I did not allow myself the cover of terror that I whimpered for in all his limitless rancor. I grabbed the cigar from my teeth and hurled it out the window to burn what it might and die out. I spoke to him meekly, through infantile wellings of tears, trying to forge some pattern by which I might join together the two parts of his statement. "Today I wrote a story, as short as a single page, nebulous of plot. The beginning is heady and muffled as though caught in foam. By the end, something has clearly happened. But," I broke off, "how can these two things fit together?" He seemed to be looking off somewhere else, frozen there cadaverously. But he was not dead—how had he the right to speak for the dead, turning each article before a chilling noun to an exclusive "we"? In my room as in all of the rooms here, the foliate branches of some lanky Mediterranean plant were tacked up along the seams of the walls, nestling in the upper corners. I followed the line of the stalks down with my eyes to the splintered, whitening nub where they had been broken off from their trunk.

Winding slowly away from the house, I wrote a chart to which I could apply the man’s teachings. At the top was written "the story," next, "the self," and last, "the dead." A young woman’s path crossed mine. She asked me what I was writing. "I am writing fiction," I said. "The worst of all," she replied, "because it is so..." and we finished in unison, "invisible."

Preface 3:

Movement, a lover

Forget about the time you used yourself to a dry nub, and also forget how you promised never to stop fucking once you had started. The dry tip at the finger end, down the railway. Screams outward five men down a gorge. Forget about the time your hair was cut as splinter in my palm, the wet spot on the back of the four-door. The metallic suck on the taste of the cut, the land membrane slipping into a forehead of trash. When will it stop being Monday in our urges? A mundane tulip is being urged on a mountebank. He lives in a dug-out mother.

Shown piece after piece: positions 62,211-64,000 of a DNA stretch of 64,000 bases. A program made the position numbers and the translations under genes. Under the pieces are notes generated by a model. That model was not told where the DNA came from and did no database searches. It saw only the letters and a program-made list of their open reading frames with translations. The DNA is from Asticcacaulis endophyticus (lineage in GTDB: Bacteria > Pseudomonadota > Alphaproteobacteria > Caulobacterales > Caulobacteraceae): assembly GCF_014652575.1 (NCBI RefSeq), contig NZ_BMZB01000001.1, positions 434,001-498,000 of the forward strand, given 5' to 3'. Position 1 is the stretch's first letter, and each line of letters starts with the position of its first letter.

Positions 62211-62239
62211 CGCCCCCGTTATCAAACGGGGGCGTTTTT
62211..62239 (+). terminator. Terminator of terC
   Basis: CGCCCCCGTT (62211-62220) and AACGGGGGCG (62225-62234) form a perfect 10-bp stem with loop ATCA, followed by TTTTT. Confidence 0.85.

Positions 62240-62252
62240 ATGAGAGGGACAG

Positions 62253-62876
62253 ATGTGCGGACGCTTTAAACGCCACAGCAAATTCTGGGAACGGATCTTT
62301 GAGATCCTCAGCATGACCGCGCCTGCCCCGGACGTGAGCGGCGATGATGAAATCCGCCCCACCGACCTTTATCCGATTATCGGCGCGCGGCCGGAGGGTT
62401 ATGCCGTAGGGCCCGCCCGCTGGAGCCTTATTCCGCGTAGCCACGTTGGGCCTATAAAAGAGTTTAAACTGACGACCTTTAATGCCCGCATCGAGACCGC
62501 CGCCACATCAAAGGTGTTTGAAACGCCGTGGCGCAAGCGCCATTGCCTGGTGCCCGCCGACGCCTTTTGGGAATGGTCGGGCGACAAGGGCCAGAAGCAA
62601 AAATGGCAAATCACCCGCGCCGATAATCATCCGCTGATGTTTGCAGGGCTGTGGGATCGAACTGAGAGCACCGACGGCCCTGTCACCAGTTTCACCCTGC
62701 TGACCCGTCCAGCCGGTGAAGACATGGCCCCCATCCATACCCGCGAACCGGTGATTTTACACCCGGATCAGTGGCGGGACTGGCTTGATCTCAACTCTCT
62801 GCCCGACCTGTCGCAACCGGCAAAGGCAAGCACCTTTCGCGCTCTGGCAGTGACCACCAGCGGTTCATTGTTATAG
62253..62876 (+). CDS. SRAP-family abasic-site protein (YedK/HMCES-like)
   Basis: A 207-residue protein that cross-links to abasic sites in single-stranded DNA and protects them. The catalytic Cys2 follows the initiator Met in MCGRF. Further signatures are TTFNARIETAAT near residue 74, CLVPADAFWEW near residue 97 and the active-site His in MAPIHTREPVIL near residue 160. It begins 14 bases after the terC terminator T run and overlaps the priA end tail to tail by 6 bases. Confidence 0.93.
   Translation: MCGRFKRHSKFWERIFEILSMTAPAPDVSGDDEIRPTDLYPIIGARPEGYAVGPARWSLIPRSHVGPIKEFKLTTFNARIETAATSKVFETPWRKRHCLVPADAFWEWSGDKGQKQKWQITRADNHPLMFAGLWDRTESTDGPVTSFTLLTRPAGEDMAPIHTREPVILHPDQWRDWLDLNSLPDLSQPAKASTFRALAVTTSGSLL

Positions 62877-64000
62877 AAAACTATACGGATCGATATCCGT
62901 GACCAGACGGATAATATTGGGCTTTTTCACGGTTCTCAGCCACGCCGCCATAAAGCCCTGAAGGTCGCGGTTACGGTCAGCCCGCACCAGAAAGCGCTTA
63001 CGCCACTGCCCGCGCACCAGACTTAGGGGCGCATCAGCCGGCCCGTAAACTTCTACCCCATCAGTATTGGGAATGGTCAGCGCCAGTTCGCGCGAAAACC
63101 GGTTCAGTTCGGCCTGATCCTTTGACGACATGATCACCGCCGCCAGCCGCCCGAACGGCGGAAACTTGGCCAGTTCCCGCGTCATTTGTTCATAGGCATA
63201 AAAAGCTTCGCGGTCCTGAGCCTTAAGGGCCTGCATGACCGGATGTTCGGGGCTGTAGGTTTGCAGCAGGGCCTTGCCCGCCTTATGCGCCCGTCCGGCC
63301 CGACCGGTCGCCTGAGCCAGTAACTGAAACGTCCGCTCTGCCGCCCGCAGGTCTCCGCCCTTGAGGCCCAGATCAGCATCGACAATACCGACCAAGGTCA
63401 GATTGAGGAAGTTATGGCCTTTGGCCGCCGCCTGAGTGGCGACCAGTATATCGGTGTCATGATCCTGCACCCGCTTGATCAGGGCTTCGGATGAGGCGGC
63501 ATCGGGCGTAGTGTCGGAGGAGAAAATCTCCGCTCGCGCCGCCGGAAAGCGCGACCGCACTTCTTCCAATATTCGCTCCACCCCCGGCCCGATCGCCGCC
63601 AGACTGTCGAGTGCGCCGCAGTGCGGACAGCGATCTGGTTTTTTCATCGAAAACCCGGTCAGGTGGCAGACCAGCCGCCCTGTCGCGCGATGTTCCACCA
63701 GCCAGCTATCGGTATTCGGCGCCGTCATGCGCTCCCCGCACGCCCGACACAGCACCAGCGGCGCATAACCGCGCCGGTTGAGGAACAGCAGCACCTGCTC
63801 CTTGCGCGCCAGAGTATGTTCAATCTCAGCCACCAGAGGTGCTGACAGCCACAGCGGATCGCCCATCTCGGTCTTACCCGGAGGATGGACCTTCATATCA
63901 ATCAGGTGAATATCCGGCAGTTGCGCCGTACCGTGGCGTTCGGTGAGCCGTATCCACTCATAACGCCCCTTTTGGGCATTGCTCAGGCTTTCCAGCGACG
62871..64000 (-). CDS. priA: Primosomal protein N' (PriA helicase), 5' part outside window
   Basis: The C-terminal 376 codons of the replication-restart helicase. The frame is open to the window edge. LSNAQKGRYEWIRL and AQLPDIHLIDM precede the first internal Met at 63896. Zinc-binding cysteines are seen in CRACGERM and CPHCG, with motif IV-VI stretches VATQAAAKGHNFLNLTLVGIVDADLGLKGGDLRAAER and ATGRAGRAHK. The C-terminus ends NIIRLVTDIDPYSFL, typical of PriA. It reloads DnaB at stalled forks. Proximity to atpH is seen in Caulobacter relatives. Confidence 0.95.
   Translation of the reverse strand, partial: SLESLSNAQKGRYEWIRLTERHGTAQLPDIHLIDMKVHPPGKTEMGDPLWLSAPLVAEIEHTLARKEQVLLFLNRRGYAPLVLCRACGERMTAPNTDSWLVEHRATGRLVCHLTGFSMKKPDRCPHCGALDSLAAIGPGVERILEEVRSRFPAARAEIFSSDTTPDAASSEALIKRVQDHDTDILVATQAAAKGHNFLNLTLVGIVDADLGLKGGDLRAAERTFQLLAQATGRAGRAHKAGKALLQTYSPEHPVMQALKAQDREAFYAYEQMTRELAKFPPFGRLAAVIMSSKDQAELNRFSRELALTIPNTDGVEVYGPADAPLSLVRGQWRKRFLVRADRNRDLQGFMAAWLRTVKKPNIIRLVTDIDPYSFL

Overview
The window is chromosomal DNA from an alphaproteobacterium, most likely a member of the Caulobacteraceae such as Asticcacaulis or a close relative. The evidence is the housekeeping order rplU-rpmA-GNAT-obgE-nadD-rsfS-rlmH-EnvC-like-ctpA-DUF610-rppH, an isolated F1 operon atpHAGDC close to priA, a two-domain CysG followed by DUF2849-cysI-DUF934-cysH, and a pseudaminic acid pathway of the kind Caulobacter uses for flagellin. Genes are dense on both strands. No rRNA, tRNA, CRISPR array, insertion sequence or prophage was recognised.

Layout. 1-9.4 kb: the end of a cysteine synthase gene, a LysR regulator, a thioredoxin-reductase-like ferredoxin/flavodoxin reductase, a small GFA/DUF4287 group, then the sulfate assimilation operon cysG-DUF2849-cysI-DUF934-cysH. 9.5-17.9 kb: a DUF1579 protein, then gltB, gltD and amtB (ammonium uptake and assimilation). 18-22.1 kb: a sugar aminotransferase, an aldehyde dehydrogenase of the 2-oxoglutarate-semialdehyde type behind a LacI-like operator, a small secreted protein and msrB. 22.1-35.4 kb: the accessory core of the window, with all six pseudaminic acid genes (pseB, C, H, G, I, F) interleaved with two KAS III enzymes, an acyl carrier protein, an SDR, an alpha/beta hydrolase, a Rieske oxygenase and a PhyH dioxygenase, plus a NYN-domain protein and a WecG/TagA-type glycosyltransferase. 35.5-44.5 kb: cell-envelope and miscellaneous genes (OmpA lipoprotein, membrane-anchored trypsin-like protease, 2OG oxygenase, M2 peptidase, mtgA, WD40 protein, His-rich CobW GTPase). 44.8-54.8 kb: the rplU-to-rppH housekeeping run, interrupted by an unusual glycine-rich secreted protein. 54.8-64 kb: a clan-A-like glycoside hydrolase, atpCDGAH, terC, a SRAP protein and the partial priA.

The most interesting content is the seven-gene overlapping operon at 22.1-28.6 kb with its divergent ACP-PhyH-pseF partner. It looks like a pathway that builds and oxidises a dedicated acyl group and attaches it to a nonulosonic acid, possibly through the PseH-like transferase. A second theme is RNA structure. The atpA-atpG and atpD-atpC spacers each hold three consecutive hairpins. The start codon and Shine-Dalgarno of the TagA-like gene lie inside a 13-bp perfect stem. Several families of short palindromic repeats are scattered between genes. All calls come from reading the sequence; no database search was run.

We plotted the cell wall, watched protoplasts stream across the landscape. Called it a rosarium but pissed it with daffodils, tulips because today is New England and the red south land mimics the vomit of our last February—all starts in memorium—an update from the loo—Miss Rebekah says...

We have accepted the feces folded between pages of the ornithologists’ guide. Bird-watcher-sensualist, grope me there place me in the bush where I am awaiting a curtain call. To step forth, guarded with juniper sprigs, wearing only placenta, and to violate the earth for a tribal encore. Why else have we developed the word "brink"?

And so one became a ballerina. I say became because one does not undertake this bodily suffering lightly or without some process. The toe in regeneration, and the ribcage—caught a bird beneath its zenith and swang. [Or] sang the morning song quite consistently off-key. And so the toe turning, the pinkest pig of the lot on my palette. Says, forgive the merriment on eastern after, a gnomon. A concubine under the wardrobe. A cardinal, direction in spring. Oh Chaucer—the birds maken melodie beneath my screenless window. The smoke—not yet ancient.

One of us is in danger of using the word citizen soon. I like food that you don’t have to eat slowly to be manipulated by erotically. The references to a beatific past are fast accumulating at the infamous window, growing rapidly rowdy and purloining favours from the women among them. The references to a barbaric ritual are twisting like a screw into the old, dissectable earth. The old, desiccated mourner climbs the song and spies in on our young bodies, selfish and petulant in the deathless flesh scent. Here is an organ for you, dear reader, yes, a kidney, and I scamper back into your hand, where the bush is ready to bloom into flame, to keep eating and eating and eating.


BIO: Cole Heinowitz was born and raised in San Diego, California, but currently resides in Providence, Rhode Island. She is pursuing a doctorate in comparative literature and teaches literature and Spanish language courses at Brown University. Her first book, Daily Chimera, and her forthcoming book, The Dream Life of Anger, are published by Incommunicado Press. Her poetry and essays have also appeared in Proliferation, Mirage, and Revista Hispánica Moderna.